- the requests are identical or very similar;
- you have received email correspondence in which other requesters have been copied in or mentioned;
- there is an unusual pattern of requests, for example a large number have been submitted within a relatively short space of time; or
- a group’s website makes an explicit reference to a campaign against your authority.
In Scott vs IC and Kirby Muxloe Parish Council EA/2018/0054 10 October 2018, the Tribunal considered a request made to the parish council by the appellant, a solicitor. The appellant had previously acted on behalf of parishioners in disputes with the parish council. His request was on related matters. A small number of parishioners, including his clients, had made a total of 49 requests on similar matters between 2014 and 2017. A number of those requests had been refused under section 14, decisions later upheld following complaints to the ICO.
The appellant’s request referred to an earlier letter of his which appeared to be written in his professional capacity and in which he did refer, if not by name, to parishioners who were his clients. This initially led the council to think his request was made on behalf of such clients. At the Tribunal two of the parishioners gave evidence to support the appellant’s contention that his request had a serious value.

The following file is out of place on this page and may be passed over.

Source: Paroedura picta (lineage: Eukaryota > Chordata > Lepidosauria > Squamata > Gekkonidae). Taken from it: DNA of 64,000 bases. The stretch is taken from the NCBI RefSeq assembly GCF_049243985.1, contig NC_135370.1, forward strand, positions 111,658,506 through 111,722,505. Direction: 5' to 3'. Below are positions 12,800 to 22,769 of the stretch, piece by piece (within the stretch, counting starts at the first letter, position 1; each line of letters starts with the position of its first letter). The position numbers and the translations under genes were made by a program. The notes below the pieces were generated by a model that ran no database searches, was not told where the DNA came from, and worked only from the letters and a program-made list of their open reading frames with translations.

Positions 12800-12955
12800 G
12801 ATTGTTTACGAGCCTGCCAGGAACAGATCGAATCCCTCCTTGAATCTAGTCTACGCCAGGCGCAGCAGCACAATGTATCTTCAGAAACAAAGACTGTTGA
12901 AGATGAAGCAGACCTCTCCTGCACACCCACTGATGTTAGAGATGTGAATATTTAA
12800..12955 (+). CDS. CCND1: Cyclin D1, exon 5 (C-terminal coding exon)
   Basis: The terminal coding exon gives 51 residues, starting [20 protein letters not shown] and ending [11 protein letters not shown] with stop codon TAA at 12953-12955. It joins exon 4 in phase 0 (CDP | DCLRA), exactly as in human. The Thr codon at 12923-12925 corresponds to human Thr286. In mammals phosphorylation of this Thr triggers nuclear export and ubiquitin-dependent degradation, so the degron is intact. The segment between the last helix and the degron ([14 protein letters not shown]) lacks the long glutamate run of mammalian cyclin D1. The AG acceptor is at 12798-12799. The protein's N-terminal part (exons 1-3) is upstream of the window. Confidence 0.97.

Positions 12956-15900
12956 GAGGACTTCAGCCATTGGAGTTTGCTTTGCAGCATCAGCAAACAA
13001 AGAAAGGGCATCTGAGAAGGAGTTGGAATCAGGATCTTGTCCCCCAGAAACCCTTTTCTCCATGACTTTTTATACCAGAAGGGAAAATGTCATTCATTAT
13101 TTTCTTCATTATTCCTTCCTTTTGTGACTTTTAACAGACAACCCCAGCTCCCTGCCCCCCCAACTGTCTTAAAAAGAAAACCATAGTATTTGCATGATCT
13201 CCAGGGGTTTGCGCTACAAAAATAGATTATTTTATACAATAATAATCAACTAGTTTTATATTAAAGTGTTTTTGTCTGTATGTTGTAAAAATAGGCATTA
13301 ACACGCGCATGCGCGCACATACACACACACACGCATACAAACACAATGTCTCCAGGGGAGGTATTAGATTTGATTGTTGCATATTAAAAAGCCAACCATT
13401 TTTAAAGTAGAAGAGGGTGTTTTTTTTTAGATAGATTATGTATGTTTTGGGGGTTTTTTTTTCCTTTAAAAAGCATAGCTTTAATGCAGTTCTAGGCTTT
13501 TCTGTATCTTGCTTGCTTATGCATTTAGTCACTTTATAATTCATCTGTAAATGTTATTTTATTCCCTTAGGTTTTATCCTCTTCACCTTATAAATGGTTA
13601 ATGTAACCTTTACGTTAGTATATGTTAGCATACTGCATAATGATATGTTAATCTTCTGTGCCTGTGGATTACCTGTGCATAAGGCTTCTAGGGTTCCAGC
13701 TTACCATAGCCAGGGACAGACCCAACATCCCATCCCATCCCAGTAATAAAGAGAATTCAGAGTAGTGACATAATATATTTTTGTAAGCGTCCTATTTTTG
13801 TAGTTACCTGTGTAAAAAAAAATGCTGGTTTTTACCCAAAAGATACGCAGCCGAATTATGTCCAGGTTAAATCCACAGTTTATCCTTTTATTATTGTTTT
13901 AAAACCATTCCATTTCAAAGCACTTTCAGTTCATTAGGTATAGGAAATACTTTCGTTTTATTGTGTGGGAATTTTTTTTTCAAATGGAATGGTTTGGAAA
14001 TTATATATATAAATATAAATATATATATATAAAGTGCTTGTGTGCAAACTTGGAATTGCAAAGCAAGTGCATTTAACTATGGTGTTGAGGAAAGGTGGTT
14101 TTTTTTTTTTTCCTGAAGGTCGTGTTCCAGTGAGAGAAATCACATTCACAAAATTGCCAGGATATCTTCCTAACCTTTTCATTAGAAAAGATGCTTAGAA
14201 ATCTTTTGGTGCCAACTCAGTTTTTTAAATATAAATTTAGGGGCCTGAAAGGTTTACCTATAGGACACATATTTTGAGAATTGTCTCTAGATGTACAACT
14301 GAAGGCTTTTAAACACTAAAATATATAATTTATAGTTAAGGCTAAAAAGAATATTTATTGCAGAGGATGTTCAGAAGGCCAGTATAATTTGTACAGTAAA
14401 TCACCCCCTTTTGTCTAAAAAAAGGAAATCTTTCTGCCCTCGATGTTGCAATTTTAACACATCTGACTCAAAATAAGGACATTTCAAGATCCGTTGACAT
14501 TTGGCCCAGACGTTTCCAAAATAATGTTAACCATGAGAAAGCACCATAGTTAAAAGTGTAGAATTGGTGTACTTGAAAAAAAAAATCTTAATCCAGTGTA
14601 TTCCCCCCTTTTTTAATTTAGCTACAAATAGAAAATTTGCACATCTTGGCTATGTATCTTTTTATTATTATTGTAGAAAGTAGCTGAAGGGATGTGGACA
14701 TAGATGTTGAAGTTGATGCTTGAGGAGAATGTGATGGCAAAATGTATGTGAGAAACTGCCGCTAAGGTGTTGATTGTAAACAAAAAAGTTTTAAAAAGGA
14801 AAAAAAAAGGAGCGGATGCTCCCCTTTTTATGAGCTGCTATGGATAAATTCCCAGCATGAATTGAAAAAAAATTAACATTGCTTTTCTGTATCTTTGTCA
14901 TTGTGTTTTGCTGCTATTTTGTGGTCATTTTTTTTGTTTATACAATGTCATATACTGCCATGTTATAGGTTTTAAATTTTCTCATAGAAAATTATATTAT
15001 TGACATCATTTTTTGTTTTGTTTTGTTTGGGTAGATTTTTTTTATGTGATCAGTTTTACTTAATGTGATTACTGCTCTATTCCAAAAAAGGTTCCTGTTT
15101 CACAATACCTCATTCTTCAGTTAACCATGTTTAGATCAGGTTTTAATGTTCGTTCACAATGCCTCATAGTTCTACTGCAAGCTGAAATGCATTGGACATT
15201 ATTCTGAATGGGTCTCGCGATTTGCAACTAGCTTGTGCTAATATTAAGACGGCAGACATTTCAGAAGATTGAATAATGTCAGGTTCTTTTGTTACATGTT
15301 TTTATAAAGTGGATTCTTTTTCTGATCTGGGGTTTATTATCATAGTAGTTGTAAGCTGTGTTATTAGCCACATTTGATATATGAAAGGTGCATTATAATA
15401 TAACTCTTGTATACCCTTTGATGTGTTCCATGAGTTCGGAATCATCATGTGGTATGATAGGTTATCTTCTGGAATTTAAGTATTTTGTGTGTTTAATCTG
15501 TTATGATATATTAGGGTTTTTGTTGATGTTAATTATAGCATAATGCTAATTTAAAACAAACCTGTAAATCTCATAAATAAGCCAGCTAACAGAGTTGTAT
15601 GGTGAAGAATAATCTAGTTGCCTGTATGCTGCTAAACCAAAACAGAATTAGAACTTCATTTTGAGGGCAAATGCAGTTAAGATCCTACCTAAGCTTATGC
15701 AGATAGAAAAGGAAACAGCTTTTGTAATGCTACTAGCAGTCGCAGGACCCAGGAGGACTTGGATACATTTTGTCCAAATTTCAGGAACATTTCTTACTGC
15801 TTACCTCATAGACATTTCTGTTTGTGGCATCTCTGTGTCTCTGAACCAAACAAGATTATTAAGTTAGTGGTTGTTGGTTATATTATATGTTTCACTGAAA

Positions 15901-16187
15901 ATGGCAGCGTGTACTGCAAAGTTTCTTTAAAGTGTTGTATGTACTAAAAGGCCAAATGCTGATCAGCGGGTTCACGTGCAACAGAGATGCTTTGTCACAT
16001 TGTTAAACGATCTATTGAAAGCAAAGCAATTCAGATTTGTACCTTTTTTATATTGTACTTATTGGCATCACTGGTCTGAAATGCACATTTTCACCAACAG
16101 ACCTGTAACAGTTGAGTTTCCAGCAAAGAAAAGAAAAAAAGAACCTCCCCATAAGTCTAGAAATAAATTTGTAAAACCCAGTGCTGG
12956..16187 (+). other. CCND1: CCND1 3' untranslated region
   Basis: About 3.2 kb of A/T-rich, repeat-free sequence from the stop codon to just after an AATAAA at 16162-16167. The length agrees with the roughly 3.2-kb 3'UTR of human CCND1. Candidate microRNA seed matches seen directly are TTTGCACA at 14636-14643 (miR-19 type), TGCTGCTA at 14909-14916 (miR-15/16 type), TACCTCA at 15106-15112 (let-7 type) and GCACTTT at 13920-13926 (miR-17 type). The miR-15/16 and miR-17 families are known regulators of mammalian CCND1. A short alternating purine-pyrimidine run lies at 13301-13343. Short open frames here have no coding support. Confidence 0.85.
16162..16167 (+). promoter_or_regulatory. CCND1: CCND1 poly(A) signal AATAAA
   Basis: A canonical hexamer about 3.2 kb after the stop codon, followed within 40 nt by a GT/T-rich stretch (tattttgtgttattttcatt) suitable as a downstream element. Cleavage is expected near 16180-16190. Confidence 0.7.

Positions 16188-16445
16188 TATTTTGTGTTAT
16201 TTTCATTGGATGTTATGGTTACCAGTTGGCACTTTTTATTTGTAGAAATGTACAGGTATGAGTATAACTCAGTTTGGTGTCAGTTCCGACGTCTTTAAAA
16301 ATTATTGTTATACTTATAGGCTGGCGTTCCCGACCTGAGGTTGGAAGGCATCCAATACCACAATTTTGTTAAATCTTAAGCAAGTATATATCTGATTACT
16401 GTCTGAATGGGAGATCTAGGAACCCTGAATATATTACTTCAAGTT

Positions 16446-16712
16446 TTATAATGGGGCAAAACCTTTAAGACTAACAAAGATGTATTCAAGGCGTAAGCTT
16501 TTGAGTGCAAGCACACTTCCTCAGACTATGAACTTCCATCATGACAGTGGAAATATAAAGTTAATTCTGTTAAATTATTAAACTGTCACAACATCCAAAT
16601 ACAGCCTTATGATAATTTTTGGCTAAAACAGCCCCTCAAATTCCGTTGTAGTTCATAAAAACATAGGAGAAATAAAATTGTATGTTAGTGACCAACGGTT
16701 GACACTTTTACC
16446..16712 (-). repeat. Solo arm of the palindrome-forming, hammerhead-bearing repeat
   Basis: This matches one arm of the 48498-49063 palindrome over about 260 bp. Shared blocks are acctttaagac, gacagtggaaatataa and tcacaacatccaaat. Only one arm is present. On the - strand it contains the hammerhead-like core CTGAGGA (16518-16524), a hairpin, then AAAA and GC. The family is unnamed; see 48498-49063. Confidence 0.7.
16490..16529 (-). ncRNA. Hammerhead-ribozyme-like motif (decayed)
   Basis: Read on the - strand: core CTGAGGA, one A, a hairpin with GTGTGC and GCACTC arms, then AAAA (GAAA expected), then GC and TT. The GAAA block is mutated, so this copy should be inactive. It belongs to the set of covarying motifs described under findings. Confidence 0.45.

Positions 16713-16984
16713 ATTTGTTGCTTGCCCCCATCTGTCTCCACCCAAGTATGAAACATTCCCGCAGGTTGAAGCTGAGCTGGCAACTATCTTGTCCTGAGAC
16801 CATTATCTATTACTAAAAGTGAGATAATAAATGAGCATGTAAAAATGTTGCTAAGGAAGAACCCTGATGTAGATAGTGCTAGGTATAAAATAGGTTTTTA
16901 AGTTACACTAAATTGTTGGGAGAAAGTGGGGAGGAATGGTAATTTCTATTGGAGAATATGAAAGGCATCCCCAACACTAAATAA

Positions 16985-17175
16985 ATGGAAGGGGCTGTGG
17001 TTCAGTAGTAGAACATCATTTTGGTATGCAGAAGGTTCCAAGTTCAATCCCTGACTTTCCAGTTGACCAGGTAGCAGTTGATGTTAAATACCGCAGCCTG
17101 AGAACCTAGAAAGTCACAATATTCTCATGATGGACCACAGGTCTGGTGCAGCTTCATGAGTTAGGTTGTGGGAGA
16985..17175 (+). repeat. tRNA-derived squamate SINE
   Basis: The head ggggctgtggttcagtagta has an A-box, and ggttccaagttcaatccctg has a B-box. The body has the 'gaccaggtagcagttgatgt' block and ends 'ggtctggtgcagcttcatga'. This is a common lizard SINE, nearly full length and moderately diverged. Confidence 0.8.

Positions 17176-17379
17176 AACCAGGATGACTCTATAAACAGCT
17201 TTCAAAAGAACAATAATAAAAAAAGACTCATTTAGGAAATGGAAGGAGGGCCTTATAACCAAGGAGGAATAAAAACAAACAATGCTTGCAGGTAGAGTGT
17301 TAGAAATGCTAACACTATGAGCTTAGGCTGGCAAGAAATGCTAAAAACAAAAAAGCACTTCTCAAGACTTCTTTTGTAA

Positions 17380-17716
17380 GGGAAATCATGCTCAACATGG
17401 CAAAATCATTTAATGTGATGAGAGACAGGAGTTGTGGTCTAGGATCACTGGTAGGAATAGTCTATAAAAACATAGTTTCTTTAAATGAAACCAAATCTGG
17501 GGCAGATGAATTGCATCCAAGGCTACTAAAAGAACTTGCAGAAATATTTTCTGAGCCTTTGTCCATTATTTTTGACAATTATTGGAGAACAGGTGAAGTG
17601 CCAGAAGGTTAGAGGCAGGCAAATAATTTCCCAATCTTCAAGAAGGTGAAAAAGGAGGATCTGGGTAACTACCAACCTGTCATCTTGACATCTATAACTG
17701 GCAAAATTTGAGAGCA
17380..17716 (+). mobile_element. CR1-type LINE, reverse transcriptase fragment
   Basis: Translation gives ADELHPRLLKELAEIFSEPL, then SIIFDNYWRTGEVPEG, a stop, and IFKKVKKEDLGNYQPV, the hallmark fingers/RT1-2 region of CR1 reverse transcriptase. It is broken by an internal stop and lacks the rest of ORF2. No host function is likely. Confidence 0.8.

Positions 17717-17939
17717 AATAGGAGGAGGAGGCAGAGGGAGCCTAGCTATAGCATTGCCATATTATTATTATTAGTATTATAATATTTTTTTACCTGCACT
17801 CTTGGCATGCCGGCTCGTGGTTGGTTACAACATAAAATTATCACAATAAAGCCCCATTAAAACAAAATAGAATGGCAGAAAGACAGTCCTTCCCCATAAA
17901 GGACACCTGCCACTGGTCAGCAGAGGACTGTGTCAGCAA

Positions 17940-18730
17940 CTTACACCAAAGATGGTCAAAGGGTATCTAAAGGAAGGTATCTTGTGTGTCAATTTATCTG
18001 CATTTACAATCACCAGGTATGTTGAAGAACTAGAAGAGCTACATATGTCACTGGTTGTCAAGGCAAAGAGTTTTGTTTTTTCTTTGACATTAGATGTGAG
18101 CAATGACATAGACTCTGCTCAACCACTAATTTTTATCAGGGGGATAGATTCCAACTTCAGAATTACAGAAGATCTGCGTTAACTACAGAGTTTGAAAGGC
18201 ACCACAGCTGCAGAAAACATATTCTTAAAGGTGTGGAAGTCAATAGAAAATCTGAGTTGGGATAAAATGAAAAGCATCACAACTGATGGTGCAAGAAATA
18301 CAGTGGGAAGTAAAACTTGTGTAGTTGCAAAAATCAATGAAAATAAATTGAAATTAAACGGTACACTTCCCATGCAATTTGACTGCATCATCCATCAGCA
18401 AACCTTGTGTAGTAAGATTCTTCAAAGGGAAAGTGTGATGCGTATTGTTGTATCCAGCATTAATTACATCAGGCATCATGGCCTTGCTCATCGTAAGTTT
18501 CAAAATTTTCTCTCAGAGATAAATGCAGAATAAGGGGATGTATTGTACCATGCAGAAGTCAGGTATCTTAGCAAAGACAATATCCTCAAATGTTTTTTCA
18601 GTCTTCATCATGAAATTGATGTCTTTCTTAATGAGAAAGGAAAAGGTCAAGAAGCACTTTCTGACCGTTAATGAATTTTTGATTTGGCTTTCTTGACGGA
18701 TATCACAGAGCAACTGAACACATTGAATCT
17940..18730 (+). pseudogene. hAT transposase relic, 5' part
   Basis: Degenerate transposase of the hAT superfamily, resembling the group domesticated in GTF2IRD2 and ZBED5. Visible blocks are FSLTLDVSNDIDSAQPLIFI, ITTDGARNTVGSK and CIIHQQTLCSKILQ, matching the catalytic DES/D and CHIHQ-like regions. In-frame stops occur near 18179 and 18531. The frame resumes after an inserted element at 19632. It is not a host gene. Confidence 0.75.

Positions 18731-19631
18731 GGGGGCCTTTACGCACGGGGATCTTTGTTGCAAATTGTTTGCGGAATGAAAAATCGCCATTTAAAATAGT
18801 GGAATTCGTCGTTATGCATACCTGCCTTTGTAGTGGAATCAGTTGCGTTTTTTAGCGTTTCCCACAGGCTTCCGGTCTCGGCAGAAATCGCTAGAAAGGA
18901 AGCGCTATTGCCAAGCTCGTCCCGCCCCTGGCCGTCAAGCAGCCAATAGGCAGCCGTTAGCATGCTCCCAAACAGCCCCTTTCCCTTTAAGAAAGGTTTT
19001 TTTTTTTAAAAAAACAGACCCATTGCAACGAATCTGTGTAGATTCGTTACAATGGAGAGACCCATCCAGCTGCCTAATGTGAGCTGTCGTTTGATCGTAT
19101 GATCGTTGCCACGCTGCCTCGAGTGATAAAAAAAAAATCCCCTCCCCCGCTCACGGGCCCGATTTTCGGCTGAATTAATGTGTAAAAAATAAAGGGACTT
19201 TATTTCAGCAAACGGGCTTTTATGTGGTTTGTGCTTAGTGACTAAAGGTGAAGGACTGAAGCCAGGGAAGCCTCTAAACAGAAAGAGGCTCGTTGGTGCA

Although the Tribunal accepted the appellant was not acting professionally on behalf of the parishioners, it was satisfied that he was acting in concert with them, finding at paragraph 48 that:
“ …, we cannot avoid the fact that the Appellant’s request in his own name continue[s] the theme of a number of requests by other parishioners with whom he has worked closely and/or acted as a solicitor in the past, and concern broadly the same subject matter as these other requests which have been held to be vexatious by the Commissioner”.
Although it was not evidence available to the council when initially refusing the request, the Tribunal also found that: